THE SHERIFF OF Houston’s Harris County has adopted a sweeping policy designed to protect and guarantee equal treatment of gay, lesbian, bisexual and transgender inmates, including allowing transgender individuals to be housed based on the gender they identify with instead of their biological sex.The new policy, which Harris County Sheriff Adrian Garcia’s office believes to be one of the most comprehensive in the country, states “discrimination or harassment of any kind based on sexual orientation or gender identity is strictly prohibited,” and outlines how such inmates will be searched, booked and housed.The policy also covers intersex inmates, defined as people born with sex chromosomes or reproductive systems that can not be distinctly identified as male or female.Houston has the third-largest county jail in the US, after Los Angeles and Chicago’s Cook County, and processes some 125,000 inmates annually. Other major jails, including LA, Washington, D.C., and Denver, have taken similar steps to meet new federal standards for protecting inmates from sexual abuse and assault.But Harris County is the first in Texas to adopt this extensive of a policy, according to Brandon Wood, executive director of the Texas Commission on Jail Standards, a state agency that inspects, regulates and provides technical assistance to county jails.The 11-page policy, along with a separate three-page document protecting this population from workplace discrimination, went into effect this week.“It represents a significant step forward,” said Harper Jean Tobin, director of policy for the Washington-based National Center for Transgender Equality, who worked closely with Garcia and his staff.The new policy may be notable because it’s occurring in a staunch red state proud of its conservative values, Tobin said. But she emphasised it’s not about politics.This is not a red or blue issue. It is an issue of preventing violence, of meeting the state’s legal and moral responsibilities to keep people safe and safeguarding public funds that when sexual abuse happens in prison need to be spent on medical care and mental health care and recovery.According to the Harris County Sheriff’s Office, the jail currently has about 8,900 inmates and at least 250 of them, or 2.8 percent, identify themselves as lesbian, gay bisexual or transgender.A “safe zone project” will promote a “positive relationship of solidarity” between the sheriff’s department and the gay community, according to the document. Members of this staff will wear an obvious identifier so they can be easily spotted.The sheriff’s department will also have “zero tolerance” for staff sexual misconduct or sexual harassment toward members of the gay community. Violations could “result in termination” or referral for criminal charges or other action.Another key section of the policy states that members of the transgender community will be addressed by their chosen name, even if it has not legally been changed, both when spoken to and on their identification bracelets.Read: Fear of rejection still biggest barrier to coming out for trans community>Read: Cyberbullying and homophobic bullying policies now mandatory for schools>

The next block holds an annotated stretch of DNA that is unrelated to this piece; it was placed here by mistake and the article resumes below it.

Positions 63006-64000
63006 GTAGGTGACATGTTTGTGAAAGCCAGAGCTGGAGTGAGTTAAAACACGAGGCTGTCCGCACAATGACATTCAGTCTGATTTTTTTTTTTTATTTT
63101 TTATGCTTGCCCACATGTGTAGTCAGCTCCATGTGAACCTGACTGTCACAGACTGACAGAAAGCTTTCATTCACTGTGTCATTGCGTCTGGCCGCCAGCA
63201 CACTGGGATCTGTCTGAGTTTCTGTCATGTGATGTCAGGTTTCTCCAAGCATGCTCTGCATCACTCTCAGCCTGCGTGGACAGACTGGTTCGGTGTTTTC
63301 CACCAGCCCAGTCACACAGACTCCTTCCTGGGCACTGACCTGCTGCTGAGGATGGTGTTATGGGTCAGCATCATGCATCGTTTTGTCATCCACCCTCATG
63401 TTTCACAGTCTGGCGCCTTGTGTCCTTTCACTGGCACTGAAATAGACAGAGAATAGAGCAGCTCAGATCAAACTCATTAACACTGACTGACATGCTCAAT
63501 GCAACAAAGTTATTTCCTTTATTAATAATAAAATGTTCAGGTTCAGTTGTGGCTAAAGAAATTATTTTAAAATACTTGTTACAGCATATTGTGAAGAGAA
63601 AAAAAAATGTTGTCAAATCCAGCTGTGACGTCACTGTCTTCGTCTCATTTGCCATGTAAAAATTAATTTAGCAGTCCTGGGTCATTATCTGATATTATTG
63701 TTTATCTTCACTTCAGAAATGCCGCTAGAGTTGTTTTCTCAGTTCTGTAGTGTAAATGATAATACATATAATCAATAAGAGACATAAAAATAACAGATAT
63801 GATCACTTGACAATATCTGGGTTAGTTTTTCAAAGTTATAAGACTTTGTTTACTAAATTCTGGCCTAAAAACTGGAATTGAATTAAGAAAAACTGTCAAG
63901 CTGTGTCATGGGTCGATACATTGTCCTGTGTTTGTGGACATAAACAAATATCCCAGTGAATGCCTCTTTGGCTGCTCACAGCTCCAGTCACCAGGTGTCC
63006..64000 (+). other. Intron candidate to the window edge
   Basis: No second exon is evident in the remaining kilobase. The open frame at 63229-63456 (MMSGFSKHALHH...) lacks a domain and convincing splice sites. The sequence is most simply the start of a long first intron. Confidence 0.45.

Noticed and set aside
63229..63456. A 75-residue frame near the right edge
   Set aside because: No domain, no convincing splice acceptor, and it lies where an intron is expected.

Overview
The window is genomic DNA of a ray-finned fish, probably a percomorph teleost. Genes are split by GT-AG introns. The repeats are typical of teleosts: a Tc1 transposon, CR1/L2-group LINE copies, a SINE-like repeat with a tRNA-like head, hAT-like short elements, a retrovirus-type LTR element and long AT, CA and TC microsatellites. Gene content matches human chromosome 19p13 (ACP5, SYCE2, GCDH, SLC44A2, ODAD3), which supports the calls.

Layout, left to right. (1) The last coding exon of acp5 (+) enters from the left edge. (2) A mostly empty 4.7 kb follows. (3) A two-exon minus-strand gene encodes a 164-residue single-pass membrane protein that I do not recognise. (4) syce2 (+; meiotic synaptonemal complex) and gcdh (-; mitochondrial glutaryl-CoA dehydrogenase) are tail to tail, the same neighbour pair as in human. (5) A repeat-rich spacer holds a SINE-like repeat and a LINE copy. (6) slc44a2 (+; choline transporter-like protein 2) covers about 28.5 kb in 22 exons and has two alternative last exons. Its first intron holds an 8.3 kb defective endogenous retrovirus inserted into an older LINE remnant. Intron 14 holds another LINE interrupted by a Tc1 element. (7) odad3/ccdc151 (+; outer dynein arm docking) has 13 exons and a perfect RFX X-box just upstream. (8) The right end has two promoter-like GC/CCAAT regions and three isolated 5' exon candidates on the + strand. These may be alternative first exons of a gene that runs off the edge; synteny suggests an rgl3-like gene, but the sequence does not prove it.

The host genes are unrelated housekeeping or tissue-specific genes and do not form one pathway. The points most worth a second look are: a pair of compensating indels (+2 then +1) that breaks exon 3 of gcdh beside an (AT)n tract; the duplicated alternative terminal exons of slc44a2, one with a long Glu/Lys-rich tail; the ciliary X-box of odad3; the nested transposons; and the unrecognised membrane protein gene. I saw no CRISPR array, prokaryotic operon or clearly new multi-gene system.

We’ve all heard the warnings about ATMs being “modified” with card skimmers in order to steal your details and siphon money from your account. But that doesn’t mean they are easy to spot, or in fact how much trouble criminals go to so as to ensure your details and PIN are logged.Brian Krebs from KrebsonSecurity has posted details of a fairly new ATM Skimmer that was discovered at a bank in San Fernando Valley. As you can see, from the front you really can’t tell this is a fake card reading slot, and as long as it is attached to a machine that has a similar color scheme, most people wouldn’t give it a second thought.Look around the back though, and you see the kit required to make this scam work. Those big batteries we all rely on to power our smartphones for hours every day apparently also work very well when powering a skimmer. In this case one is powering the circuitry to record and store the details of an inserted card.You can also see a pinhole on the right side of the casing. Behind that is mounted a camera which, when activated, records the key presses of the person who just slid their card into the machine. The footage of the PIN entry, coupled with the card details, give the criminal everything he/she needs to commit fraud.A big battery and a few gigabytes of flash memory and this kit could collect hundreds of card details over the course of a few days. The skimmer also seems to be from an organized person (gang?) who is doing this on a large scale–that “5” etched on the inside of the case suggests there’s a number of these skimmers deployed in the area.Read more at KrebsonSecurity